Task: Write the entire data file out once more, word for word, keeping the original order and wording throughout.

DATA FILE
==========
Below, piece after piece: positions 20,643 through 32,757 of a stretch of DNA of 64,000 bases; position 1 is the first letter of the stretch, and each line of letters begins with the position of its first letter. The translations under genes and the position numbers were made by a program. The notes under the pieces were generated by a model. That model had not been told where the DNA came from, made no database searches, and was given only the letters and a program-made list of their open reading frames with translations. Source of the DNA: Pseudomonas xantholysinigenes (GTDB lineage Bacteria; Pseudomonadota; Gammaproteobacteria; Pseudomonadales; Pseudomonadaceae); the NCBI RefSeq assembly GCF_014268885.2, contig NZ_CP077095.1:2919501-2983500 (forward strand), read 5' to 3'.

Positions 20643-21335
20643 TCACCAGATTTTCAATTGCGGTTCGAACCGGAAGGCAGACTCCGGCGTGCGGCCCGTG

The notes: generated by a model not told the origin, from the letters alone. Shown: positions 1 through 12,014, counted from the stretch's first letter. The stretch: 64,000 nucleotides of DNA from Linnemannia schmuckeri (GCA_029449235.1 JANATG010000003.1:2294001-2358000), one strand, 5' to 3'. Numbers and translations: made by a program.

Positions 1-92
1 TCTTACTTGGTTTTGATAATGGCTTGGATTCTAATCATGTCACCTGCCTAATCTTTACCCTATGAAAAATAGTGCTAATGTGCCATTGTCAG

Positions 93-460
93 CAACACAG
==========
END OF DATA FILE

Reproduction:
Below, piece after piece: positions 20,643 through 32,757 of a stretch of DNA of 64,000 bases; position 1 is the first letter of the stretch, and each line of letters begins with the position of its first letter. The translations under genes and the position numbers were made by a program. The notes under the pieces were generated by a model. That model had not been told where the DNA came from, made no database searches, and was given only the letters and a program-made list of their open reading frames with translations. Source of the DNA: Pseudomonas xantholysinigenes (GTDB lineage Bacteria; Pseudomonadota; Gammaproteobacteria; Pseudomonadales; Pseudomonadaceae); the NCBI RefSeq assembly GCF_014268885.2, contig NZ_CP077095.1:2919501-2983500 (forward strand), read 5' to 3'.

Positions 20643-21335
20643 TCACCAGATTTTCAATTGCGGTTCGAACCGGAAGGCAGACTCCGGCGTGCGGCCCGTG

The notes: generated by a model not told the origin, from the letters alone. Shown: positions 1 through 12,014, counted from the stretch's first letter. The stretch: 64,000 nucleotides of DNA from Linnemannia schmuckeri (GCA_029449235.1 JANATG010000003.1:2294001-2358000), one strand, 5' to 3'. Numbers and translations: made by a program.

Positions 1-92
1 TCTTACTTGGTTTTGATAATGGCTTGGATTCTAATCATGTCACCTGCCTAATCTTTACCCTATGAAAAATAGTGCTAATGTGCCATTGTCAG

Positions 93-460
93 CAACACAG